Cover art for podcast How to Live in Denmark

How to Live in Denmark

118 EpisodesProduced by Kay Xander MellishWebsite

Life as an international in Denmark, one of the world's most homogenous countries, isn't always easy. In Denmark’s longest-running English-language podcast, Kay Xander Mellish, an American who has lived in Denmark for more than a decade, offers tips for enjoying your time in “the world’s happiest co… read more


The Things I Do Double: Thoughts on Denmark’s offer of Double Citizenship

There was big news this week for foreigners in Denmark.  It looks double citizenship will soon be permitted. 

Previously, if you wanted to be a Danish citizen, you had to give up citizenship in your home country. Meanwhile Danes who had moved abroad, say to the US or Australia, and became citizens there had to give up their Danish citizenship.

There’s now been a proposal to get rid of all that.  It hasn’t been finally approved, but all the Danish parties say they’ll vote for it, with the exception of our anti-foreigner friends in the Danish People’s Party.

Now having been here for 14 years, I will probably apply for Danish citizenship.  I realize I’ll have to do a lot of studying about Danish history, and learn things like the difference between King Christian the Fourth and King Christian the Seventh. 

But that’s true of any country.  I’m sure people wanting to be American citizens have to learn the difference between, say, George Washington and George Bush.

I want to be a Danish citizen for a lot of different reasons.  Right now, my ‘permanent’ residence permit expires if I’m out of the country for more than a year.  That could easily happen if I travel, or have a family crisis back in the US.

Also my daughter has no rights here.  She was born here, and has only lived here, but she has no residence rights here, or right to attend university here.  Under the current law, she’d have to apply for a Danish residence permit when she turns 18, and there’s no guarantee she’d get it.  If I’m a double citizen, she can become a double citizen.  And if she’s a double citizen, it means she can hold the Danish flag in her girls marching band.  Right now she’s not allowed.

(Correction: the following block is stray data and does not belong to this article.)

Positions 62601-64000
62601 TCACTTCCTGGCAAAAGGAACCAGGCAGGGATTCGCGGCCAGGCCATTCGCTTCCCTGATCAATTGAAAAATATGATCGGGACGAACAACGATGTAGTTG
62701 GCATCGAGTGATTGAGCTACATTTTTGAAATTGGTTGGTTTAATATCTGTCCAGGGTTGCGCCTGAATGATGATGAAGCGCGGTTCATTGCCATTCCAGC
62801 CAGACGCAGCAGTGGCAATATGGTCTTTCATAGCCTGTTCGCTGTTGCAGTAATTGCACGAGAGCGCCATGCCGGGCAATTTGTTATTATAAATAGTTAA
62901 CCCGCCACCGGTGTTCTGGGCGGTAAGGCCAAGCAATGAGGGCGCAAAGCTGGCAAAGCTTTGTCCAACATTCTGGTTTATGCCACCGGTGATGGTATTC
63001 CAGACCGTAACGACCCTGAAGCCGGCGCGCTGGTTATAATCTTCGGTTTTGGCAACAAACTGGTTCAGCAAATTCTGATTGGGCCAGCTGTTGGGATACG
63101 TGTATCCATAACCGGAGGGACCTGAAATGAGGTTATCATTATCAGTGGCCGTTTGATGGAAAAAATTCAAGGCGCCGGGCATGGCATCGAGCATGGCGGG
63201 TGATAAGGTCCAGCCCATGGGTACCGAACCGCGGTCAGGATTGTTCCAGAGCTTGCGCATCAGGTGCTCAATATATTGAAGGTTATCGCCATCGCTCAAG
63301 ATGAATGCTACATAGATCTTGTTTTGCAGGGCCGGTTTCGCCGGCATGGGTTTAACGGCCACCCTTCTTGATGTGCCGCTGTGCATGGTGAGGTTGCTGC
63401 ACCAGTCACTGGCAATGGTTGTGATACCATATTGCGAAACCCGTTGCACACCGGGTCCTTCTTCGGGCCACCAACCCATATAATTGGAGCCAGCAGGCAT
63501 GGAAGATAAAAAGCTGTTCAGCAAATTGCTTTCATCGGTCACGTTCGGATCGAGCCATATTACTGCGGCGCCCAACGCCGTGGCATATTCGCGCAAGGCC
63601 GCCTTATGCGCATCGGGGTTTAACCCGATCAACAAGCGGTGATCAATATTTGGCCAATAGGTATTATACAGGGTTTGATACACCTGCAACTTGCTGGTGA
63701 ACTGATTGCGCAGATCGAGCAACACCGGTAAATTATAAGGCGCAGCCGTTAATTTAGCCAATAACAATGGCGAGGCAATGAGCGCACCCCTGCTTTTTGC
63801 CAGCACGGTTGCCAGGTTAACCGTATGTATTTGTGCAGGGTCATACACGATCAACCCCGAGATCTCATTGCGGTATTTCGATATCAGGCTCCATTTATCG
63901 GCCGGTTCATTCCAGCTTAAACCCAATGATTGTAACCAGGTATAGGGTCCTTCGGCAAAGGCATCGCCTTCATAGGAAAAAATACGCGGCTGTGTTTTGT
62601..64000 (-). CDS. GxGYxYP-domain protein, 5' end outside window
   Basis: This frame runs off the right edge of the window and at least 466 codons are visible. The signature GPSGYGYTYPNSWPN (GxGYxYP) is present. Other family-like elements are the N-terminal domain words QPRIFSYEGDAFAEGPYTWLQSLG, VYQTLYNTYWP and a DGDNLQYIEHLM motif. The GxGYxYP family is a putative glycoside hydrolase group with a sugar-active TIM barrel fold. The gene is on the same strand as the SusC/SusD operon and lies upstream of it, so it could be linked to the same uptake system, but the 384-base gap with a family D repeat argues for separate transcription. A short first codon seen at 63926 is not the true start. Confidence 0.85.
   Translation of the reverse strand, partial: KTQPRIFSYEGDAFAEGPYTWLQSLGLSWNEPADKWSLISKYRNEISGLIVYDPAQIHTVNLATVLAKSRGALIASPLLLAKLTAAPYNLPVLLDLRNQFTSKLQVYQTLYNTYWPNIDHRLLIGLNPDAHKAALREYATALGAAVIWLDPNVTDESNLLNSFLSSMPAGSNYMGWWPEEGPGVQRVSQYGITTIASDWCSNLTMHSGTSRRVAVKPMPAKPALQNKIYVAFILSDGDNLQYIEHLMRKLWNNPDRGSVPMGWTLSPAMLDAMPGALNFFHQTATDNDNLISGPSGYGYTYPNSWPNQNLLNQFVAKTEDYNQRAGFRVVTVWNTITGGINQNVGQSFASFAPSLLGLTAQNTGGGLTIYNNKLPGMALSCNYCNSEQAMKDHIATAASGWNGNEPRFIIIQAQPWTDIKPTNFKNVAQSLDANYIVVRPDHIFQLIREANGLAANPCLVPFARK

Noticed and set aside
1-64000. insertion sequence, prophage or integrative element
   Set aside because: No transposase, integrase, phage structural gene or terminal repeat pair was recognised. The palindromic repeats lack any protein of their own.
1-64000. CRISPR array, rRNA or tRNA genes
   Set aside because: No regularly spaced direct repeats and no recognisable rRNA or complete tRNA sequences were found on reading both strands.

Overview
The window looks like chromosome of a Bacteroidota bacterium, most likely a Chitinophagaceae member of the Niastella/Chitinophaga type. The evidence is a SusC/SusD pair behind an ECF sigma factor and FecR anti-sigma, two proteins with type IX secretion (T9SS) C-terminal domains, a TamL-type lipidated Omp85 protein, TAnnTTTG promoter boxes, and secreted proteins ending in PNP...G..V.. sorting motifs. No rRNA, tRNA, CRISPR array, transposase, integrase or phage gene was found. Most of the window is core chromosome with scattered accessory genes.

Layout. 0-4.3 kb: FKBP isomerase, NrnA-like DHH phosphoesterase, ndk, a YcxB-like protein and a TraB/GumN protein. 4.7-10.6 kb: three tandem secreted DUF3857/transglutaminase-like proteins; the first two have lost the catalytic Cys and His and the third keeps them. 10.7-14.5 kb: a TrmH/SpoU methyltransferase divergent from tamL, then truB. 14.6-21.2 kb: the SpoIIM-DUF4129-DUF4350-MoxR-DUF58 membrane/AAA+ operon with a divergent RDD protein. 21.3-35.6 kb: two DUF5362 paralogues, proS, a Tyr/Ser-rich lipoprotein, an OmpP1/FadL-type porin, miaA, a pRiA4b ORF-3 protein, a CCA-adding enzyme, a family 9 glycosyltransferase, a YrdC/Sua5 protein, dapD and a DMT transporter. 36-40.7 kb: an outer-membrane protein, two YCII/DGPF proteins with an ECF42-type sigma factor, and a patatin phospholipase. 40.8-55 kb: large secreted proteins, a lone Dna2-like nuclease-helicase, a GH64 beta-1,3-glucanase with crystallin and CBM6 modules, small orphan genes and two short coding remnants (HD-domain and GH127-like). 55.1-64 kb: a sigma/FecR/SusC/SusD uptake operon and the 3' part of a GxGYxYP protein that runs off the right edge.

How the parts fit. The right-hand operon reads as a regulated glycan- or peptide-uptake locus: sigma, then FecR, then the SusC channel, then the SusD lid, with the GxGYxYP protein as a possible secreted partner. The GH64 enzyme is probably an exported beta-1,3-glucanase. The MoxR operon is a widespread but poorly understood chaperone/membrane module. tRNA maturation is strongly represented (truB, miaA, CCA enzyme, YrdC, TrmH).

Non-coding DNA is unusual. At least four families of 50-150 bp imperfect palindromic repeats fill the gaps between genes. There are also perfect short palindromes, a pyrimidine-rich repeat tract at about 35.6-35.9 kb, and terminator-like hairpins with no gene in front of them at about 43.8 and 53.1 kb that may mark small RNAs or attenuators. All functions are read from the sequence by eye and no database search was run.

Most importantly, I’ve been paying Danish taxes for 14 years, and I want a say in how those taxes are spent.  I want to vote.

Educational emoji reaction


Interesting emoji reaction


Funny emoji reaction


Agree emoji reaction


Love emoji reaction


Wow emoji reaction


Are you the creator of this podcast?

Verify your account

and pick the featured episodes for your show.

Listen to How to Live in Denmark


A free podcast app for iPhone and Android

  • User-created playlists and collections
  • Download episodes while on WiFi to listen without using mobile data
  • Stream podcast episodes without waiting for a download
  • Queue episodes to create a personal continuous playlist
RadioPublic on iOS and Android
Or by RSS
RSS feed

Connect with listeners

Podcasters use the RadioPublic listener relationship platform to build lasting connections with fans

Yes, let's begin connecting
Browser window

Find new listeners

  • A dedicated website for your podcast
  • Web embed players designed to convert visitors to listeners in the RadioPublic apps for iPhone and Android
Clicking mouse cursor

Understand your audience

  • Capture listener activity with affinity scores
  • Measure your promotional campaigns and integrate with Google and Facebook analytics
Graph of increasing value

Engage your fanbase

  • Deliver timely Calls To Action, including email acquistion for your mailing list
  • Share exactly the right moment in an episode via text, email, and social media
Icon of cellphone with money

Make money

  • Tip and transfer funds directly to podcastsers
  • Earn money for qualified plays in the RadioPublic apps with Paid Listens